The meaning of the person as an apostle strikes either a new understanding of church leadership or something that died off nearly 2000 years ago. On one hand, some charismatic churches embrace the notion of the apostle as a much needed restoration within the Body of Christ. How this is defined and worked out in these churches is for another discussion. On the other hand, other churches (often those that hold to the cessation of certain spiritual gifts) scoff at the idea that apostles could come back to play a particular and needed role in the church. Both of these views express extremes in the Body of Christ yet I believe a middle path can be found between the two perspectives.
The apostle is defined often as one sent forth (with certain orders), a messenger or a delegate. If you consider the life of Paul, he was sent forth with the Gospel as a representative of Jesus Christ. Now for those who think the apostolic lifestyle is full of signs, wonders and massive conversions, please think again and reread 2 Cor. 11.23-28. Paul along with other apostles knew suffering which few ‘apostles’ here in America would know. The pattern that Paul roughly followed was this: bring the message of Jesus Christ (Jews first then Gentiles), gather together disciples, teach them for a period of time, i.e., lay a foundation, leave. How many bearing the ‘apostle’ title would dare do such a thing? Sadly, many have missed the main point that Christ is the head of the church and not some apostle.
Some of those that have missed the point seek to establish a new hierarchy with apostles at top then trickling down with prophets, evangelists, pastors and teachers, of course with the apostle having the greatest authority. I find it exceedingly ironic that those coming from a Free Church background would embrace such an idea. This again sets up an authority structure that the Free Church sought to abandon as seen in Roman Catholicism. This also flies in the face of Paul’s example. He gave the disciples in the churches the freedom to discover how to meet, how to organize and who, if anyone, would be a leader. Eph 2.20 speaks of apostles and prophets as foundational in the church. If foundational, they would occupy the lowest place in the church by providing support for building up and being of service to all in Christ. Such a person is difficult to find these days…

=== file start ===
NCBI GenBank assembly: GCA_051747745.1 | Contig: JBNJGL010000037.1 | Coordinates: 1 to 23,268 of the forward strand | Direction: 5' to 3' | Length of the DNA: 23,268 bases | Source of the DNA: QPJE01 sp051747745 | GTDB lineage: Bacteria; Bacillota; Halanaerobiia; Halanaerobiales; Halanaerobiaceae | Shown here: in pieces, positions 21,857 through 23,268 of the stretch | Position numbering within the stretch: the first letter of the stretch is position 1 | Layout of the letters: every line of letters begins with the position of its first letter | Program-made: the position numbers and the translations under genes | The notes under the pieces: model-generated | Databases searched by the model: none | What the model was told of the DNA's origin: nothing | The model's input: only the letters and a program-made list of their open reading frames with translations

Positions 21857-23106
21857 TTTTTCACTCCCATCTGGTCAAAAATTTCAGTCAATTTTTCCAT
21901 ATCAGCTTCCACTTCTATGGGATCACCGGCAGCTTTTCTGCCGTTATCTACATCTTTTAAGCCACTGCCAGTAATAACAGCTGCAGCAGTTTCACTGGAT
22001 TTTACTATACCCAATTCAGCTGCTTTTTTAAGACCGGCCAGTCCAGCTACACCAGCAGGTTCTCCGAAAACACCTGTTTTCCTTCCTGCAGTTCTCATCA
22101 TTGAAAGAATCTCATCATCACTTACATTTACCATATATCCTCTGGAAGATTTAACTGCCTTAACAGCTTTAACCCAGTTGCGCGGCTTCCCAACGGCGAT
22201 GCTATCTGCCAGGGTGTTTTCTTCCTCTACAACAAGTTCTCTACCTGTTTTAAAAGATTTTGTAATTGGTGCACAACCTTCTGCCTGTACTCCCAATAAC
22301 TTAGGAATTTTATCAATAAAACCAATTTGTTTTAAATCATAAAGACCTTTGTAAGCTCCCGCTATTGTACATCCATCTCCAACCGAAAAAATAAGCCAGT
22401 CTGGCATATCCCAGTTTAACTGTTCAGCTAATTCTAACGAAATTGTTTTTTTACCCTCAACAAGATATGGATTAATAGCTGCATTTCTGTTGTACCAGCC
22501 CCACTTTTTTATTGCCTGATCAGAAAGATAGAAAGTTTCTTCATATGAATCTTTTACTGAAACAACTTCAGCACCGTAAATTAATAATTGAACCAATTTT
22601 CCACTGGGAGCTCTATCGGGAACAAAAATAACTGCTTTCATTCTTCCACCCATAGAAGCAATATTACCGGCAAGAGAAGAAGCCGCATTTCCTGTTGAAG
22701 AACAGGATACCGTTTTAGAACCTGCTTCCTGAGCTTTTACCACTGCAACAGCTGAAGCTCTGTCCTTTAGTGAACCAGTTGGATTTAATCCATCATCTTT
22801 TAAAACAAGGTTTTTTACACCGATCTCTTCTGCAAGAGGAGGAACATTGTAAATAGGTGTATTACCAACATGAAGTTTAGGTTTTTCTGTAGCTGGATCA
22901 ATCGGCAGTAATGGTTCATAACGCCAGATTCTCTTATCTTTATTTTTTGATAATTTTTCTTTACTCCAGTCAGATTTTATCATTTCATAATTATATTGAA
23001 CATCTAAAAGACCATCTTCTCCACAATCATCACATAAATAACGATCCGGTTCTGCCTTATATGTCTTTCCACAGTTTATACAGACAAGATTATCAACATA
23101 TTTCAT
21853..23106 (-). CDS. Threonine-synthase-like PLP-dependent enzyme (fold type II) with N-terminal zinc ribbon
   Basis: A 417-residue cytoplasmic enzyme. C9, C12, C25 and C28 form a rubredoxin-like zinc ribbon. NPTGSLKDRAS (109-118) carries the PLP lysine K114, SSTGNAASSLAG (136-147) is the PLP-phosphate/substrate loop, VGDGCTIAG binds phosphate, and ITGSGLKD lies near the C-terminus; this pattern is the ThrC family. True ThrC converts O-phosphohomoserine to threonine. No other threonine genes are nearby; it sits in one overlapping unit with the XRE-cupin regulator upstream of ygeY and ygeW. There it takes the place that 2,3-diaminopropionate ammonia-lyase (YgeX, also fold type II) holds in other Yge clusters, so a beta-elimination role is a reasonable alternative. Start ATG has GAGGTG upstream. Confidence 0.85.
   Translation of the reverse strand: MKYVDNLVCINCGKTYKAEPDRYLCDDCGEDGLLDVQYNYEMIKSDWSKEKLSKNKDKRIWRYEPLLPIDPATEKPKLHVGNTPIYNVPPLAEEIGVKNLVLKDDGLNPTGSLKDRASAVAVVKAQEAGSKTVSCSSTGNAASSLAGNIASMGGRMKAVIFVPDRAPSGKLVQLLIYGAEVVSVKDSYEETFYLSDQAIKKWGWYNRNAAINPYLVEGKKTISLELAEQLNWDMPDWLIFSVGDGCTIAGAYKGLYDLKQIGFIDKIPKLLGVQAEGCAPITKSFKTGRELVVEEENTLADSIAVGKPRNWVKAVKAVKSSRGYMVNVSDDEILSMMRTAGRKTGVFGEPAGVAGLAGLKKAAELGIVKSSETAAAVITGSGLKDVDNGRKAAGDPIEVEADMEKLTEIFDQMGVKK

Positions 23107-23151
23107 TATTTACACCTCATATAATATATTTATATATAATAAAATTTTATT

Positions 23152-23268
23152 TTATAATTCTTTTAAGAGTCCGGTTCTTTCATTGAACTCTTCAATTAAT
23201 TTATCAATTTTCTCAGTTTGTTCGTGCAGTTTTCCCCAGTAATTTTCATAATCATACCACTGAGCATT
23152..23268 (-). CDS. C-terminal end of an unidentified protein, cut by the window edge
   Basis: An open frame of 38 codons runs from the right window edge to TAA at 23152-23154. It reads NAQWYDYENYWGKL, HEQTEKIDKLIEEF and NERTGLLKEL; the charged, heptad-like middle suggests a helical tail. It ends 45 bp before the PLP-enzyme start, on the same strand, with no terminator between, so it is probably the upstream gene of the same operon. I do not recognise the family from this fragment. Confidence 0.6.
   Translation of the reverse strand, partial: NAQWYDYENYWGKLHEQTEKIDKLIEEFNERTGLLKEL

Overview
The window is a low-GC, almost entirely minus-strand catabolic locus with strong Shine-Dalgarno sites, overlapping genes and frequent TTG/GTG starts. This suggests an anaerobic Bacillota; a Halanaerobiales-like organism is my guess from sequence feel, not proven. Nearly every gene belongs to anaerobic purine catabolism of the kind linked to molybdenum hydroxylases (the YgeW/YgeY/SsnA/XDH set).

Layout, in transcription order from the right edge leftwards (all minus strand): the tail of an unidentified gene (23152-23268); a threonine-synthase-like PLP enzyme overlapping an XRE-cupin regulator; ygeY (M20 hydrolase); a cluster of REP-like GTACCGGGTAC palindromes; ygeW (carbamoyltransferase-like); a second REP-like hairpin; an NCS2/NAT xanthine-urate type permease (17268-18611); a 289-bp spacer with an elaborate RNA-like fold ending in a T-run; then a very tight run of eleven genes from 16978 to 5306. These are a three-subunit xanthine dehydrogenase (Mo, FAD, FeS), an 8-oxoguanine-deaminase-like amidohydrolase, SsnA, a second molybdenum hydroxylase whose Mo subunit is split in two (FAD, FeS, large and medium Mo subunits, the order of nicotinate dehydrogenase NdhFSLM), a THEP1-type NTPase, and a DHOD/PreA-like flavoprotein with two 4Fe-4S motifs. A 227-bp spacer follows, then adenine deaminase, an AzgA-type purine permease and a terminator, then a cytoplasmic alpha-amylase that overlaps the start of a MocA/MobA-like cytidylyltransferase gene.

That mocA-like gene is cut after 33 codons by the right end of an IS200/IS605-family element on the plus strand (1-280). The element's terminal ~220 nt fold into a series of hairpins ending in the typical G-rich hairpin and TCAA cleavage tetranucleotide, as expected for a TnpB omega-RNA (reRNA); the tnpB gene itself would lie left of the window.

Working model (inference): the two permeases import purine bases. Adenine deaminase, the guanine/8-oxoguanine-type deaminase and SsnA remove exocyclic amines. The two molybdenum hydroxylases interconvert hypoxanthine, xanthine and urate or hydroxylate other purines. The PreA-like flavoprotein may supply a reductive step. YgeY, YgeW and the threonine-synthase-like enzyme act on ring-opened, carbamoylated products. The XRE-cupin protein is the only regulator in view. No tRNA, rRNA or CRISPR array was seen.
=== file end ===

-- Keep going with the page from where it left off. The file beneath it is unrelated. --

While speaking of someone as an apostle these days might seem pretentious, misguided or downright silly, the need for apostolic people is a great need in the church today. This is a call that takes the great commission in Matt. 28 as applicable to all disciples. (Others may argue that this only applies to apostles.) Whether the application of ‘Going into all the world…’ is for all disciples or only for those called as apostles is open for debate. The greater need is for all disciples to love God and love neighbor. This fleshing out before others the love of God by loving neighbors could provide an apostolic flavor that many churches lack though they seek to attract people through branding and spectacle.
My gut tells me the era of self-preservation in the church is coming to an end. The end may result in some kicking and screaming, but the embrace of the cross will lead to the emergence of new life in some unexpected places. These places that emerge to express the new creation in Christ may look radically different than what we expect. Where would Jesus, Peter, John, Paul and Timothy hang out today? Who would they try to reach? What would those discipleship communities look like? If we are honest, I think the answers might surprise us.